The parents of two children killed in a fatal crash during a snowstorm in March 2018 on Interstate 29 in eastern North Dakota have filed a $10 million lawsuit, alleging negligence against the trucking company and its driver, despite a five-month investigation that cleared the truck driver of any wrongdoing.
Bryan Dean and Trista Curry recently filed their lawsuit in U.S. District Court in Fargo, North Dakota, against Pan-O-Gold Baking Company, headquartered in St. Cloud, Minnesota, and truck driver Michael Soyring.
According to court documents, Curry was driving a 2013 Honda Pilot with her three children on I-29 when icy conditions caused her to "lose control of her vehicle," which slid into the path of Soyring's truck. Despite his efforts to avoid the crash, his tractor-trailer still struck Curry's SUV on the passenger side, the Star Tribune reported.
Killed in the crash were Curry's 1-year-old and 9-year-old sons. Curry and her 3-year-old daughter both sustained serious injuries, while Soyring wasn't injured in the crash.
Court documents allege that Pan-O-Gold "knew or should have known of the adverse weather conditions" at the time of the crash and should have directed Soyring "off of the highway and onto a different route or to a place of safety." The lawsuit also claims that Pan-O-Gold was negligent for failing to equip Soyring's 2002 Volvo tractor with "standard safety equipment" that may have prevented or aided in the prevention of the severity of the collision.
The lawsuit alleges that Soyring "failed to exercise extreme caution by driving too fast for the weather conditions and not managing a reasonable following distance for traffic ahead of him, which resulted in him crashing his tractor-trailer" into the SUV driven by Curry.
The Grand Forks County States Attorney's Office declined to file criminal charges against either driver involved in the fatal crash following a five-month investigation that reviewed the motor vehicle crash report, post-crash inspection field notes, as well as other supplemental reports.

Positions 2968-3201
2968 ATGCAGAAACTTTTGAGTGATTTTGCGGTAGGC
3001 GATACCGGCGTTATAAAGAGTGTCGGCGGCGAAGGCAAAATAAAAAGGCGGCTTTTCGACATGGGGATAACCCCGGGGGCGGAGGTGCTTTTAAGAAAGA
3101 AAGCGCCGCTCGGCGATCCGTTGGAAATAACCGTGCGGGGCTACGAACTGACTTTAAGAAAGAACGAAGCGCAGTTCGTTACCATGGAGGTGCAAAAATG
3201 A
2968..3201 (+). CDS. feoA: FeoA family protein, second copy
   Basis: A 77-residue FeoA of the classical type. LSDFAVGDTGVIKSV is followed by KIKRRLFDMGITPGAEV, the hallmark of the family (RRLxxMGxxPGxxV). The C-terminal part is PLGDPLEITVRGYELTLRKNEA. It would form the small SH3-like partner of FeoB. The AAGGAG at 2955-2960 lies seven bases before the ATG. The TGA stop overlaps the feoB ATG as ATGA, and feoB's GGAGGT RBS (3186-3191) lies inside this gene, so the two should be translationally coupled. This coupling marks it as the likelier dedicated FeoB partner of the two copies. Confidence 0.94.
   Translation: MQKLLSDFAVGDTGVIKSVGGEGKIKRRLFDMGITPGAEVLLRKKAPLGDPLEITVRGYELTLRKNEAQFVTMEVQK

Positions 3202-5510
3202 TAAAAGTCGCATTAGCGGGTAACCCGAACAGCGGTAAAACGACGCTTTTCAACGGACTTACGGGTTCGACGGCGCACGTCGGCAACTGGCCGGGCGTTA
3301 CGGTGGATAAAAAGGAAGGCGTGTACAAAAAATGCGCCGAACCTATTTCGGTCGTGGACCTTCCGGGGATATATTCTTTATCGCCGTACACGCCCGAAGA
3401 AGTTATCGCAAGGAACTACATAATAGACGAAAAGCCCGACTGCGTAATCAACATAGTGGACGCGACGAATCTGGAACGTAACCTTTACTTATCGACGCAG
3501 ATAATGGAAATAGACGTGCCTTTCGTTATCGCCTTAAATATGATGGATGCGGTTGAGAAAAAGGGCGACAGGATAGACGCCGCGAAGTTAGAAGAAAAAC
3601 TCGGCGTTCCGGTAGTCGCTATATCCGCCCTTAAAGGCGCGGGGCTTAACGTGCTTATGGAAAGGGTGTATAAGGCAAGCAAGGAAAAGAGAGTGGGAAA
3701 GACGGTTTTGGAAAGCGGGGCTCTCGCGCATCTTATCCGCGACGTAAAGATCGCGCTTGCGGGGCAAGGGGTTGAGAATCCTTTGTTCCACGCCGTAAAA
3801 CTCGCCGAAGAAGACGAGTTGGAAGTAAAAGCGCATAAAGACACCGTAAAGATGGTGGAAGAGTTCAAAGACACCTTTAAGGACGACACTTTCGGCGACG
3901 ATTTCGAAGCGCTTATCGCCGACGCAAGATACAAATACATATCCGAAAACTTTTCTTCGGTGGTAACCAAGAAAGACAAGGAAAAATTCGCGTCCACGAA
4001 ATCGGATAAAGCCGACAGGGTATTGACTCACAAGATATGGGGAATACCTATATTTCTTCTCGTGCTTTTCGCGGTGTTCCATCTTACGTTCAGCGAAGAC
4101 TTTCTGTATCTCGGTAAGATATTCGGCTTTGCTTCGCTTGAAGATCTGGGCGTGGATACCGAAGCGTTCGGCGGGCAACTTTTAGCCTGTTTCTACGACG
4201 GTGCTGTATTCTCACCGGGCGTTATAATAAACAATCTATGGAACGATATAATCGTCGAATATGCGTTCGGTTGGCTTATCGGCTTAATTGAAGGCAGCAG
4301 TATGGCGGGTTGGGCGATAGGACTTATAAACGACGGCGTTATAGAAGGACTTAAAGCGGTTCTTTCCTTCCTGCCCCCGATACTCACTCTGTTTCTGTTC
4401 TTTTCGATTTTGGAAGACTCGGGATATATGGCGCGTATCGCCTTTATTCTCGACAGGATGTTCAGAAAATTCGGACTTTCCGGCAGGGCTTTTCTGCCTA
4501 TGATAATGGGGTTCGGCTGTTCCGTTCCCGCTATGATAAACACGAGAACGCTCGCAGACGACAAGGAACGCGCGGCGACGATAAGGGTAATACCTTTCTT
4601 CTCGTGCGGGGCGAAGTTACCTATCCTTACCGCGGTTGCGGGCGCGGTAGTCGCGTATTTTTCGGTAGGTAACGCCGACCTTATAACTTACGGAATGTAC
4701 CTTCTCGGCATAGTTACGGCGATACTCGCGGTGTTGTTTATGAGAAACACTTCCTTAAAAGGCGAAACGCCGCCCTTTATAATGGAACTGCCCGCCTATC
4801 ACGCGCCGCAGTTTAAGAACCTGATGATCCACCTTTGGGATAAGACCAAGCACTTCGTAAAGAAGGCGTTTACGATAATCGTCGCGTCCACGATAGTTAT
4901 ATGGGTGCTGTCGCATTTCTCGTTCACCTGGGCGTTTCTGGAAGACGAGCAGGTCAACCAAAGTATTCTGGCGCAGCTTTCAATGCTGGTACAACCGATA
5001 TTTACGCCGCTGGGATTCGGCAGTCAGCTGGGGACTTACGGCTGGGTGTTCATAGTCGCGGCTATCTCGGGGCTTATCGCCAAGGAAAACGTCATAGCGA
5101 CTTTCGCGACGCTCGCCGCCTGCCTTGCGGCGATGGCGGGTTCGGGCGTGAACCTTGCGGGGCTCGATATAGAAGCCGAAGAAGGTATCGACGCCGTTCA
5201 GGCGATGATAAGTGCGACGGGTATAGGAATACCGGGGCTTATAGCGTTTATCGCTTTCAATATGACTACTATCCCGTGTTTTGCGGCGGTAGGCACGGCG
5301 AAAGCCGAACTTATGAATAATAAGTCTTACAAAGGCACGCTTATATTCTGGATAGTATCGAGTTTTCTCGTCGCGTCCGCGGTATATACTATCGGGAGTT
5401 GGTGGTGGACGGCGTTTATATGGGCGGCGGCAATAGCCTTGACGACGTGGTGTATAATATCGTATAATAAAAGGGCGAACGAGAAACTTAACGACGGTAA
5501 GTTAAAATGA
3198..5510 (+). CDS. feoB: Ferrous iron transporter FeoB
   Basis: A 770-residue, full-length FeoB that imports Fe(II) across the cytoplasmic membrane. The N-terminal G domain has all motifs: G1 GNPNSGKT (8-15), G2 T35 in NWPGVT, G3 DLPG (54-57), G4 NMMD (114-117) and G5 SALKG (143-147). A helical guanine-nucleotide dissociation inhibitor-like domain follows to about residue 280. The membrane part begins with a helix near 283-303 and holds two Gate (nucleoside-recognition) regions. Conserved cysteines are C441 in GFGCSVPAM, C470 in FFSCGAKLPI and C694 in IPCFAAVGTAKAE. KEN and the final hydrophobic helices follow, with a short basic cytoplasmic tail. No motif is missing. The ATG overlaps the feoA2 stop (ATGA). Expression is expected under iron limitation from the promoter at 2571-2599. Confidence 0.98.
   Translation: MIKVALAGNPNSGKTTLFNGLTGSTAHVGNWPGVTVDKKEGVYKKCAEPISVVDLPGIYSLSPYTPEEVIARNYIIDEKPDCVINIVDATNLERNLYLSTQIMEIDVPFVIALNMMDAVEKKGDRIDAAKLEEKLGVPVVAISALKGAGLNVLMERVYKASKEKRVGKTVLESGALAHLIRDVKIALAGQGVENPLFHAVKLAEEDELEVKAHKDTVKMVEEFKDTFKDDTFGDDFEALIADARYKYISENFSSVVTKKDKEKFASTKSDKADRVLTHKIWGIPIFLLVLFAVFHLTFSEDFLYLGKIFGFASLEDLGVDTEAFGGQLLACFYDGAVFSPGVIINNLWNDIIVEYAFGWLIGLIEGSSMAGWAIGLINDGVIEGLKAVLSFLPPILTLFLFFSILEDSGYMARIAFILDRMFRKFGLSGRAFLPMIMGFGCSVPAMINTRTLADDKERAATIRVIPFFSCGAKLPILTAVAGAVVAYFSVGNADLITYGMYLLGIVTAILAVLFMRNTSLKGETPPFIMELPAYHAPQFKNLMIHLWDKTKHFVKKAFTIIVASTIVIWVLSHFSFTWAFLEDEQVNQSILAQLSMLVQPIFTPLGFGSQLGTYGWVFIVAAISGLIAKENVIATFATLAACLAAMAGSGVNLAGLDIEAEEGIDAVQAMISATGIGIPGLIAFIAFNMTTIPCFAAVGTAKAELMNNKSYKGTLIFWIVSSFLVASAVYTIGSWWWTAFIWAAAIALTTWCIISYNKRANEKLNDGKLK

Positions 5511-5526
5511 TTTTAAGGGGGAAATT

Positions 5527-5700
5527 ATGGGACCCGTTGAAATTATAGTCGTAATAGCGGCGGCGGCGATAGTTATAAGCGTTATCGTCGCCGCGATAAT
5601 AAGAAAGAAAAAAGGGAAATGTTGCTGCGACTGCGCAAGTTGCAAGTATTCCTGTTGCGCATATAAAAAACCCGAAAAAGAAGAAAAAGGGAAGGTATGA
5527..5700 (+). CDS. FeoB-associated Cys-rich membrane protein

The investigation concluded that Soyring was operating his vehicle in a reasonable manner, taking into consideration road and weather conditions, according to a press release issued by Grand Forks County State's Attorney David T. Jones in August 2018.
There was also no evidence of excess speed or other driving violations, including distracted driving, by Soyring. A post-crash inspection found no equipment issues concerning Soyring's rig, the report also found.
The investigation also found that Curry had properly restrained her children in her vehicle and there was no evidence of distracted driving. Of some concern was the worn condition of the back tires on Curry's car, considered "borderline for winter use," the report found.
"What is clear is that road and weather conditions had deteriorated greatly that morning," Jones said.
Pan-O-Gold, which has 549 drivers and power units, is known for its Country Hearth and Village Hearth brands in the Upper Midwest.
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